Kurukulla Center

The Benefit of Learning Poetry and Grammar

This article was part of a series published in Mandala Magazine (July-August 2000) about Ven. Choden Rinpoche. To learn more about Rinpoche's visit to Kurukulla Center, or to read more articles from this series, please go here.

From 1961 until 1965 I studied with Sakya abbot in Lhasa. There was a lot of fear even to study like that – fear for the person teaching, fear for the student. I was the only one studying with this lama.

I studied grammar and poetry, then Sanskrit. You study what is known as study of the sound. There is another Sanskrit study where you put the letters together in the form of mantras. I also studied white astrology. I didn’t study medicine at that time, but when I was back in my home town my teacher was a doctor, so from having lived together with him I knew for what sickness what kind of medicines would work.

The more well-versed in grammar you are, the more capable you are read the scriptures, to get an in-depth understanding of the Dharma. There’s a way that through the study of the fine details of grammar you get a fine insight in reality. Grammar is very deep in Tibetan, so your insight is sharpened. And when you read texts you know exactly where the spelling mistakes are; Tibetan spelling is not like Western spelling – it’s very subtle.

Learning poetry allows you to do prayers and praises in the most eloquent and effective way, where you take examples and analogies and form the analogy into a praise. And you can compose very poetically.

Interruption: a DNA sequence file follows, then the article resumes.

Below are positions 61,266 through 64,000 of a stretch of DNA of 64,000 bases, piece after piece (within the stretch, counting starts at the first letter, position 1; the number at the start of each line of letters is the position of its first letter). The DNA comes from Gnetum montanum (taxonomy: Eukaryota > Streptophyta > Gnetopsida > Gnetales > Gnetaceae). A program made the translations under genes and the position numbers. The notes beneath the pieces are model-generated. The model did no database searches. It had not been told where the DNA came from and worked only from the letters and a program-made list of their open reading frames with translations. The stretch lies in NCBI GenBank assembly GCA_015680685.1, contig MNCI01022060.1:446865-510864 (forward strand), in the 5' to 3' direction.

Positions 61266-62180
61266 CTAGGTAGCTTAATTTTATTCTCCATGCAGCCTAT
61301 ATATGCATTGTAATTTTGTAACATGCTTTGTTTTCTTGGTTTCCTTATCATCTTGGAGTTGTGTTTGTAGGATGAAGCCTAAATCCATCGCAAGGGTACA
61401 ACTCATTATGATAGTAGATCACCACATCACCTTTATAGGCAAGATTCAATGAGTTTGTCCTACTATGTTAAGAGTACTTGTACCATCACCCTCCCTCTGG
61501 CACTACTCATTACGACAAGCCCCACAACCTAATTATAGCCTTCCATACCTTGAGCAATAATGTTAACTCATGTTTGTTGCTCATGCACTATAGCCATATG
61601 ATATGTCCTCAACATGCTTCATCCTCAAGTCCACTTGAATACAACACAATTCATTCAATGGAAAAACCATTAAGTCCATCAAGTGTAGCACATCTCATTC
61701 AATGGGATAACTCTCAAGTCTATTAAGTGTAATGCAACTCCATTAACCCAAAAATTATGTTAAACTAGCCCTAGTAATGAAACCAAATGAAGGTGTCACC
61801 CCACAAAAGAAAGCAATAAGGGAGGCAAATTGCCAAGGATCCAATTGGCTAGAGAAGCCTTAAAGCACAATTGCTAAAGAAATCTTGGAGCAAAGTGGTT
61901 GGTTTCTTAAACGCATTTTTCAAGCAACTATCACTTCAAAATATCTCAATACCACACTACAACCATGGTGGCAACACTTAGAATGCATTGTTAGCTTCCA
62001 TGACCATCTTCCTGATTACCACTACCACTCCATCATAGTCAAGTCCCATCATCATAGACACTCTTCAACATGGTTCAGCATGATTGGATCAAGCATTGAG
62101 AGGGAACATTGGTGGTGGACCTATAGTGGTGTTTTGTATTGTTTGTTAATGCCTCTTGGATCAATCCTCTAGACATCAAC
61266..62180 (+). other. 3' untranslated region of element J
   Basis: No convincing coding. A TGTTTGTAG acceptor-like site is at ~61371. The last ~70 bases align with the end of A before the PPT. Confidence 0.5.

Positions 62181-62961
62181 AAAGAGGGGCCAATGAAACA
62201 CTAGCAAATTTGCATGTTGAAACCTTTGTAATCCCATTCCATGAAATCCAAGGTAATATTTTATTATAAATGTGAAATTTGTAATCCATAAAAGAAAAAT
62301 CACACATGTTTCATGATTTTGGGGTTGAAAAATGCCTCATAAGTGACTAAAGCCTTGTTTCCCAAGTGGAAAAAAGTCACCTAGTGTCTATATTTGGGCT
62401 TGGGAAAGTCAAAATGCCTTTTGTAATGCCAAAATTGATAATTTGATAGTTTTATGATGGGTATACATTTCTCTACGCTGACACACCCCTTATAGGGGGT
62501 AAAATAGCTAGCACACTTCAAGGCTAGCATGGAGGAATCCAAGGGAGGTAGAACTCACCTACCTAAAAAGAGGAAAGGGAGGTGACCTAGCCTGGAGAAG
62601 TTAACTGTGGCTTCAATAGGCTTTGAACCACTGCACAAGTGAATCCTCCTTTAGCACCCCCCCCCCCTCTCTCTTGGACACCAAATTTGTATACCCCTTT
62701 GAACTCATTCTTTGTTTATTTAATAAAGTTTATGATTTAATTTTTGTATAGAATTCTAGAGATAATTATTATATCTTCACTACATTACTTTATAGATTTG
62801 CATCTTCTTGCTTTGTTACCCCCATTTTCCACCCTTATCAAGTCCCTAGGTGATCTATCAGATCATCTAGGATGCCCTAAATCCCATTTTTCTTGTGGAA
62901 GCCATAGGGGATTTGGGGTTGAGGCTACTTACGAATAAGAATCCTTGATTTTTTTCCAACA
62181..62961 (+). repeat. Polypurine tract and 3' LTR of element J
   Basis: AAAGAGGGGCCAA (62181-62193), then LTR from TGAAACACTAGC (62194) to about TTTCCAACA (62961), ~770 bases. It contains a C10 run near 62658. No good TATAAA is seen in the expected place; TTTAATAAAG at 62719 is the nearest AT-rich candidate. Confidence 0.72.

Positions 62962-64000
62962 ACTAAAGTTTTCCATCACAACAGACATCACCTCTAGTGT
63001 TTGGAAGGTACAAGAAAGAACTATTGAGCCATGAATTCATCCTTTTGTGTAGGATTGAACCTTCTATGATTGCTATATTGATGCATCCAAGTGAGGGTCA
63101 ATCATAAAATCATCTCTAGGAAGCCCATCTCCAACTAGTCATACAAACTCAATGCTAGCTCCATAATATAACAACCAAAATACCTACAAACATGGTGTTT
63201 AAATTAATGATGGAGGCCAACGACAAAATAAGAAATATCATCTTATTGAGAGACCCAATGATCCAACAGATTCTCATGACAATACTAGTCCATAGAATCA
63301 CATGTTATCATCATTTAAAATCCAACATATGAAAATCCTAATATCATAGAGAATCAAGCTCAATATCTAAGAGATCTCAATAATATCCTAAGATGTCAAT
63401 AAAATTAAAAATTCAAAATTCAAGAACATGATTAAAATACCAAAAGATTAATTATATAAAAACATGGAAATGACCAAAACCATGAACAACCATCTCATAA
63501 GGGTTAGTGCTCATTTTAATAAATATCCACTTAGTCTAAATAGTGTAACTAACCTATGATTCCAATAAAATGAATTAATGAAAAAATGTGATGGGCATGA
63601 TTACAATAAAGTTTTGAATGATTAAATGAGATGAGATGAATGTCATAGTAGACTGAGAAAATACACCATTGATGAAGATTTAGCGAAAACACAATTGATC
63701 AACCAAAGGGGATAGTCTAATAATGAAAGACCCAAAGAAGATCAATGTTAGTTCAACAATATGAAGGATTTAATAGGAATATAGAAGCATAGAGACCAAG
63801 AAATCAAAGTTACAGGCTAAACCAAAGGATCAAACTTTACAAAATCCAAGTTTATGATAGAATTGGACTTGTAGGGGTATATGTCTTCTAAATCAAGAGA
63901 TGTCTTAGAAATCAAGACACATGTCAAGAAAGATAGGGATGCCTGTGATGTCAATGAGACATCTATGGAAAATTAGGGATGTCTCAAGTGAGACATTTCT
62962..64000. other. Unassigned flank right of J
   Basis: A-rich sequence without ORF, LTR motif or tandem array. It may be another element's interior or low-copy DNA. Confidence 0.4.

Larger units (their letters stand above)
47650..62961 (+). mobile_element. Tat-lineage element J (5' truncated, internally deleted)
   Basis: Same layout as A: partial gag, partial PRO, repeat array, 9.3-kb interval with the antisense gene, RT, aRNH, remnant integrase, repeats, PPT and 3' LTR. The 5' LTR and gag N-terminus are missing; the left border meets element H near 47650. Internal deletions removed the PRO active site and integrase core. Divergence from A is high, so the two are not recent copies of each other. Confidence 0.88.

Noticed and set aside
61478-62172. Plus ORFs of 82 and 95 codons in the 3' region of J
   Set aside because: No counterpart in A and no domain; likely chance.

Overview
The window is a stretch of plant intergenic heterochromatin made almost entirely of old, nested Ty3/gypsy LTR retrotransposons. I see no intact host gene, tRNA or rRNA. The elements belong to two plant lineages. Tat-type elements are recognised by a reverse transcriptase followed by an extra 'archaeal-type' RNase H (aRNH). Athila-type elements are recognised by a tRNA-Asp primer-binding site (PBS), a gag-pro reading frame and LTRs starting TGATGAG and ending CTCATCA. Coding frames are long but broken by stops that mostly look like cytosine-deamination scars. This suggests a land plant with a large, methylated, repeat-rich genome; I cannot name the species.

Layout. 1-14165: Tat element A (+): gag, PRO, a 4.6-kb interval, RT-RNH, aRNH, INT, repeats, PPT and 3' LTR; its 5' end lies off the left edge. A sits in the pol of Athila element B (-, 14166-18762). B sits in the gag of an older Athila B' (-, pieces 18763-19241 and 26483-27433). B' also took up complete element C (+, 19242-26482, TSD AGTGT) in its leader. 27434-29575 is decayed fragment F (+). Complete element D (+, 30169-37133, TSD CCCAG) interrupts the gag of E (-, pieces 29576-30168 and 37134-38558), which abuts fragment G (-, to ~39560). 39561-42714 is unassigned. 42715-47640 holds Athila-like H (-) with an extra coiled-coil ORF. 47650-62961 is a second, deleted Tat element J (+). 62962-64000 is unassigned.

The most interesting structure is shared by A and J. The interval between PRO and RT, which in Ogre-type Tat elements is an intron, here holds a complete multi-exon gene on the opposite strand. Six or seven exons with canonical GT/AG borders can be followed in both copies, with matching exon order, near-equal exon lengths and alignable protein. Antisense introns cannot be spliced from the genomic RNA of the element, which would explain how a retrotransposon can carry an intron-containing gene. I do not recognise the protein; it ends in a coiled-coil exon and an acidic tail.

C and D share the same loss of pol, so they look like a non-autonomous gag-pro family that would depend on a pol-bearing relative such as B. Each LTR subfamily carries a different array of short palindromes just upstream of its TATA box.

When you study poetry, there is a way you learn the art of a certain way of writing and reading, where if you read the lines forward there’s a meaning, and if you read the lines backwards there is also a meaning. Both ways convey a meaning.

There is one composition of Lama Tsong Khapa known as The Thought Training of the Great Sound of Poetry that can be read forwards and backwards; both ways you can read and teach on it. Lama Tsong Khapa was a great poet – there’s nothing Lama Tsong Khapa didn’t know! He’s the all-knowing mind.

Most of what I’ve written are the long-life prayers for many lamas, and auspicious verses for new buildings. Many people have asked me to compose books, but I don’t like to do that. The main purpose of learning poetry, grammar and astrology is to understand Dharma properly, and to put it into practice. I didn’t learn it to compose books. When people ask me I say we have so many books – we have enough books. What’s lacking is practicing the instructions in the books.

This article first appeared in Mandala Magazine, July/August 2000.